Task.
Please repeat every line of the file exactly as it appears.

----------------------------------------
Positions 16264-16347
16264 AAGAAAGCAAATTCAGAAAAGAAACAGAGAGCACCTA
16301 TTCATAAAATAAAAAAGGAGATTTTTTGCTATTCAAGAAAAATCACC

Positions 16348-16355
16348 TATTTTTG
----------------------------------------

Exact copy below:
Positions 16264-16347
16264 AAGAAAGCAAATTCAGAAAAGAAACAGAGAGCACCTA
16301 TTCATAAAATAAAAAAGGAGATTTTTTGCTATTCAAGAAAAATCACC

Positions 16348-16355
16348 TATTTTTG